We were watching CBS This Morning today when a news report came up about a wealthy Silicon Valley CEO who has decided to quit his job so he can be home with his kids. “As a male and a CEO, I have been asked what kind of car I drive …” observes Schireson in a blog post, “but never how I balance the demands of being both a dad and a CEO.” So what?
In the report, Wharton Business School professor Stew Friedman notes that Schireson’s article strikes a nerve since men traditionally don’t talk about “conflicting demands of home and work life.” Evidently Schireson, Friedman, and reporter John Blackstone are living in a time warp, and that the 19th Amendment, giving women suffrage, has not yet been ratified. With women’s rights came expanded men’s obligations.
Ellis’s father, Dave, painted apartments and later drove a cab all night and slept during the day, while Ellis’ss mother worked a variety of jobs, on and off. How Ellis and his brother were provided for was a constant topic of conversation and concern, along with what kind of car (usually a jalopy) his father drove. Why should Dave Levinson’s dad-versus-cab driver dilemma be any less of an issue then a 21st century rich guy’s?
In the last few years it seems that there has been a spate of writings about why women can’t have motherhood and fulfilling careers. Now, Max Schireson is adding to the pile. In 2012, Anne Marie Slaughter wrote an article, “Why Women Still Can’t Have it All” for The Atlantic.
Add to that this quote from PepsiCo CEO Indra Nooyi: “The biological clock and career clock are in total conflict with each other, so we’re screwed … we cannot have it all!”
If you don’t believe that there’s a gap between the working poor and the privileged elite in this country, you must have your head stuck up a Pepsi bottle. Nooyi, the Indian-born mother of two who heads the world’s second-largest food and beverage company, by total revenue, and has a graduate business degree from Yale, is screwed? Really? We wonder if she ever looked around while she lived in India. If she had, she would have some idea what “screwed” means. As for Schireson, he has three kids. His wife is a physician and professor at Stanford University. The guy is only 44 years old and wonders whether his decision might one day cost him tens of millions of dollars in future CEO gigs. Well who doesn’t?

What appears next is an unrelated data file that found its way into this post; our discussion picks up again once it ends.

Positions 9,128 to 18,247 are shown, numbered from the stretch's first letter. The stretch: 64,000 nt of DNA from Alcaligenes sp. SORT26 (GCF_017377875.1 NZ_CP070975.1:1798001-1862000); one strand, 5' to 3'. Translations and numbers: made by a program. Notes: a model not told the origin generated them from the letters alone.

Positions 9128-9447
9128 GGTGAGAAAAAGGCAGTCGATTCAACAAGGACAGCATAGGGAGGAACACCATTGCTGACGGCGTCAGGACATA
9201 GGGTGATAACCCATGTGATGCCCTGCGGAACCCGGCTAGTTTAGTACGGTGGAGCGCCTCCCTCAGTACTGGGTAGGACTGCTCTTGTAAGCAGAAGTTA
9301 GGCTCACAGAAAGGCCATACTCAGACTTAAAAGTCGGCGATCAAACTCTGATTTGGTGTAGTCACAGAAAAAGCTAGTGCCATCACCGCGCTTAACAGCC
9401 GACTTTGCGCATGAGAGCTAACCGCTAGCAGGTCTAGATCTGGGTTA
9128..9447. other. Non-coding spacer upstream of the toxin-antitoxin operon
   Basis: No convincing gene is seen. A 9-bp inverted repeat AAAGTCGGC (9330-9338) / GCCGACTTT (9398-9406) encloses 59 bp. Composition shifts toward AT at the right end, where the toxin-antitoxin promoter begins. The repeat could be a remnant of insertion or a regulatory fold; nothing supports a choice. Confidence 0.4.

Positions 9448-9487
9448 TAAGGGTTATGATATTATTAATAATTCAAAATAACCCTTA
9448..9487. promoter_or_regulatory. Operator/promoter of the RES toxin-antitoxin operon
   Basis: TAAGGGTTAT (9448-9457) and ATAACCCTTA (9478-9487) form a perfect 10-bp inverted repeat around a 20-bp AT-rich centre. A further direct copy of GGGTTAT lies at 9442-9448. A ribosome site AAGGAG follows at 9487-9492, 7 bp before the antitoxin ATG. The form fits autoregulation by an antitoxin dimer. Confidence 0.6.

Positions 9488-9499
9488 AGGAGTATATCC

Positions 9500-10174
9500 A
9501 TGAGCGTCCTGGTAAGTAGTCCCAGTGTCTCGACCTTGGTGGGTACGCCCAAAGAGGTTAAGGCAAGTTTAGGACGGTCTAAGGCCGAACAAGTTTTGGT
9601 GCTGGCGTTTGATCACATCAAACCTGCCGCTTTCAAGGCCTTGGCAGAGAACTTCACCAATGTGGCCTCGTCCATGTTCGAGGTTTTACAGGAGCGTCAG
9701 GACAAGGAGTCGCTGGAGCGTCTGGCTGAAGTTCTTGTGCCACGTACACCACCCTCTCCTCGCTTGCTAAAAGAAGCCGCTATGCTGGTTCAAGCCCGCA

Have the western world’s rich become so spoiled that they think not having it all is some big deal? You want to make ridiculous salaries for heading corporations? Go for it! You want to be parents? Go for that, too (though not before having your eyes opened by reading our book). But you want it all? Really? First take a trip to Kolkata (Calcutta) or sub-Saharan Africa, then tell us you can’t have it all.
Not a day goes by that the two of us don’t say to ourselves, and often to each other, how fortunate we are. We never want for food, or heat, or light, or medical care, or even entertainment. We don’t have kids because we chose to be conscious citizens of the world. We worry about the severe drought conditions in California that may soon grip vast areas of the world while shoreline-based populations are flooded out of their homes. But we are not going to feel sorry for women or men who choose to grab for it all but only get 95 percent of it.